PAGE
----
Orange County teenager Alex Chery credits going to the gym with developing his physical strength, but it’s what is inside him that makes him strongest.
Every Monday and Friday, the 15-year-old high school student works out at Curl Fitness in Newport Beach, California. It’s been part of his weekly routine for seven years.
“The first year I went, I was so small I could barely do anything,” Chery told The Epoch Times. “[Now], I’m building abs, I’m getting more muscle, [and] my arms are getting bigger. I can see myself growing and I feel stronger.”
Chery has a form of cerebral palsy that’s rendered the left side of his body weak. When he first started working out, he didn’t have enough core strength to do one sit-up. Now, without stopping he can do as many as 50 burpees, an aerobic squat thrust exercise that requires standing between reps.
“You’ve got to slowly work at it. That’s what I did,” Chery said.
Jeff Mendoza, who’s been a personal trainer for over 10 years, said one of the benefits of his job is learning lessons from his clients, who come from all walks of life. Out of the estimated 500 clients he’s had over the years, Mendoza said Chery has taught him the most.
“Alex is number one for sure. I learned more from him just seeing his perspective on life,” said Mendoza. “He doesn’t like sympathy. He doesn’t like people to think he’s any different.”
The trainer said Chery’s progress has been remarkable. “When he first came in, he’d have to have his walker. Now he can walk into the gym [and] walk out of the gym.”
He uses the teenager’s experience to motivate clients who are struggling during workouts. “I go, ‘Hey, man, I got a guy who would do anything for one day to use your legs.’ And I think of that before I go for a run,” he said.
Mendoza also praised Chery’s dedication and drive, noting he hasn’t canceled once in seven years.
“I don’t see it as a workout. I see it as a fun activity,” Chery said.
The teenager’s fitness regimen begins with a warmup on the treadmill, followed by stretching. He alternates between upper body and core work one day, then leg work during the next session, using a variety of machines and exercises.
The youngster’s father, Anthony, told The Epoch Times that his son motivates himself.
“I never had to push him,” he said. “I never had to force him. … He did it all on his own.”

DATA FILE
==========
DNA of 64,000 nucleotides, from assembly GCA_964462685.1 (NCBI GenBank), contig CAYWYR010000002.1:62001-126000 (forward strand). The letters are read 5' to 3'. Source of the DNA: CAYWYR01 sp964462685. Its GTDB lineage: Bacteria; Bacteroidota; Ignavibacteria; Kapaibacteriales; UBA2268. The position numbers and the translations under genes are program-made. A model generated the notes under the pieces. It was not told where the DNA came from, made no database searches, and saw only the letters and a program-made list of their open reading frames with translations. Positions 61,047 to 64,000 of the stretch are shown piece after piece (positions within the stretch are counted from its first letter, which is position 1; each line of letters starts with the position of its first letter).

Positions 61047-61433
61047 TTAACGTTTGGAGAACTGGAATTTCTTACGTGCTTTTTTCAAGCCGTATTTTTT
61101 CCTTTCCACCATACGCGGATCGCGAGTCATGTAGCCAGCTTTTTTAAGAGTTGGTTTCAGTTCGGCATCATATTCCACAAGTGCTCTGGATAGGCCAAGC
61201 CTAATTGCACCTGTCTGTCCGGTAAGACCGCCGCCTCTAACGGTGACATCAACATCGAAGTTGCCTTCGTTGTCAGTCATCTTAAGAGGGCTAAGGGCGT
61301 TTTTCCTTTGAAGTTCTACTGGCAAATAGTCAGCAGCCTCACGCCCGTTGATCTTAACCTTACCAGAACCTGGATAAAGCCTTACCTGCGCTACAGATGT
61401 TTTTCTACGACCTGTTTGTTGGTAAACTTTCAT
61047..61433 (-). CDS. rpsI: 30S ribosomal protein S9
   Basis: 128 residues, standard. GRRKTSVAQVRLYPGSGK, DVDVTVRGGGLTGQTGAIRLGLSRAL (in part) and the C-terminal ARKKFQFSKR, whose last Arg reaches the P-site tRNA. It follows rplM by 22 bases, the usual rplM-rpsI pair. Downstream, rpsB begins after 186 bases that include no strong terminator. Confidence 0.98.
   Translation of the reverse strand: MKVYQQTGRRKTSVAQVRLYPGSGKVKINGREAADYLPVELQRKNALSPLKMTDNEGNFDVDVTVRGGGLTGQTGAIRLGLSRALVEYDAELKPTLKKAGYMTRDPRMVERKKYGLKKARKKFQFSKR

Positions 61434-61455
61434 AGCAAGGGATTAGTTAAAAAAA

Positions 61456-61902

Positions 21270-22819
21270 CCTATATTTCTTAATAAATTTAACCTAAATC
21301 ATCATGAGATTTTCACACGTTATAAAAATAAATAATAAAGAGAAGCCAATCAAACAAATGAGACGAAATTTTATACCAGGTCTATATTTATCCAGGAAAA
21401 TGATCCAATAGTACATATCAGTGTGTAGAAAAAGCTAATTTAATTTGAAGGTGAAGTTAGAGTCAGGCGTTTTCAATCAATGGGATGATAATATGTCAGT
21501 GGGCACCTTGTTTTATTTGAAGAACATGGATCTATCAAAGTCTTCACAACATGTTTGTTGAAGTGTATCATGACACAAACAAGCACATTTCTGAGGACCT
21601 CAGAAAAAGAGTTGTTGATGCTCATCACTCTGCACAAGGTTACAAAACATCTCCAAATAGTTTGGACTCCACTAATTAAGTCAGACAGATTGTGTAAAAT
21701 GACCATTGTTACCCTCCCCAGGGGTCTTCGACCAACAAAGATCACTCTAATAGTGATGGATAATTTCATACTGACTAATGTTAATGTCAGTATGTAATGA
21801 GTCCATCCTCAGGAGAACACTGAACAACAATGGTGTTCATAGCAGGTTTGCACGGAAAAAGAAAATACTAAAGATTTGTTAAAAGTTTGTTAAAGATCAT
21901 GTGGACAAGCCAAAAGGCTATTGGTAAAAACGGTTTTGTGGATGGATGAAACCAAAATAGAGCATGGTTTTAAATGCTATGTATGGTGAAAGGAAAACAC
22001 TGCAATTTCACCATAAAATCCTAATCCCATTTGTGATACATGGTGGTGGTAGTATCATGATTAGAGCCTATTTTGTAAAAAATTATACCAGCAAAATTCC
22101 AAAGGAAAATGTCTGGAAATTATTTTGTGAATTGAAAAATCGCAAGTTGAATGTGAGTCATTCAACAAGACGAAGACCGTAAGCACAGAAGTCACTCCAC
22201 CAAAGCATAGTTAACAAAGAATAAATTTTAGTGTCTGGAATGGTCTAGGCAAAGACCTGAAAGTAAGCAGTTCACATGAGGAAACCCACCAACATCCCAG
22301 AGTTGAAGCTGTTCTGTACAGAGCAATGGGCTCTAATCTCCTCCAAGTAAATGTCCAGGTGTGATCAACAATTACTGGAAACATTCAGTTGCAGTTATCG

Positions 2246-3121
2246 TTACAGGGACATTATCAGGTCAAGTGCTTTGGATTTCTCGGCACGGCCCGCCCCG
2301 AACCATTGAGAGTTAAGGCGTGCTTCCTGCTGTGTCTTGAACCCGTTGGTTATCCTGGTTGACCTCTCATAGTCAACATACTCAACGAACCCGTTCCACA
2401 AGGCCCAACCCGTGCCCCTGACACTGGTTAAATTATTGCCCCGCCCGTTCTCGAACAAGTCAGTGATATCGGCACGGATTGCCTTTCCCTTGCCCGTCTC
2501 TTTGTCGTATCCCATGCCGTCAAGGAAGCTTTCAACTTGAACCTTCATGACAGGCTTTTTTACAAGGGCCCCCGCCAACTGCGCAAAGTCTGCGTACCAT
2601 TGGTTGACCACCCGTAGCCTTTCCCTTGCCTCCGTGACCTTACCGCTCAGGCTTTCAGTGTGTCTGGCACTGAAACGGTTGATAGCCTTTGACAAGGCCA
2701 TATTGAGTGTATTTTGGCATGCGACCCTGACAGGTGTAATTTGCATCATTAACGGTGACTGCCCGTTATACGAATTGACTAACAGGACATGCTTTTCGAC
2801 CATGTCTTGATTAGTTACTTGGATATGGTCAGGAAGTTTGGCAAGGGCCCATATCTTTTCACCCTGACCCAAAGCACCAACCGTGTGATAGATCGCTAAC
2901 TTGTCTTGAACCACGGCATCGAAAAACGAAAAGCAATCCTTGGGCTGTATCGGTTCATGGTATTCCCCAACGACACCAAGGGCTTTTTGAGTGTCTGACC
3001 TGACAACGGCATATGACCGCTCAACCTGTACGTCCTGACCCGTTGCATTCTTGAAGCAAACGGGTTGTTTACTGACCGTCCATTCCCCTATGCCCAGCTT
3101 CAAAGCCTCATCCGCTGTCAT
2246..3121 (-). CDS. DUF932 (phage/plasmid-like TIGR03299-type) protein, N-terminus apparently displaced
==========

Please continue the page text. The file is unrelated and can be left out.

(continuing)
Anthony said his son’s progress has been significant. He’s especially pleased that Alex no longer has to rely on a walker, calling the step “a huge milestone.”
“I always had these fears that he would be somewhere and he would fall down, and he would never be able to get up. [It] brought so much comfort and peace of mind, knowing that Alex is more capable when he’s able to go out,” he said.
Chery recently decided to take his training further, after he fell in love with mixed martial arts and the Ultimate Fighting Championship (UFC) during the pandemic. In addition to his weekly workouts with Mendoza, he’s now taking boxing lessons with a trainer who works with professional fighters.
“I’ve built a bond with all those guys,” Chery said. “Every day I walk in the gym, they all go out of their way to say hello and fist-bump me. … They’ll stop and say, ‘Hey, do you want to work together today?’”
Chery’s father added, “We’re so blessed to live in a time and a place where kids like Alex have so much support around them.”
Chery, a freshman at Newport Harbor High School, said someday he wants to open his own gym. When asked what advice he has for anyone else who struggles to improve their physical strength, he suggested it’s critical to take it one day at a time.
“Just think about how much better you can be … if you just bear down,” he said. “I read somewhere you got to do something 66 times until it becomes a habit. … Before you know it, you’ll be doing it without even thinking.”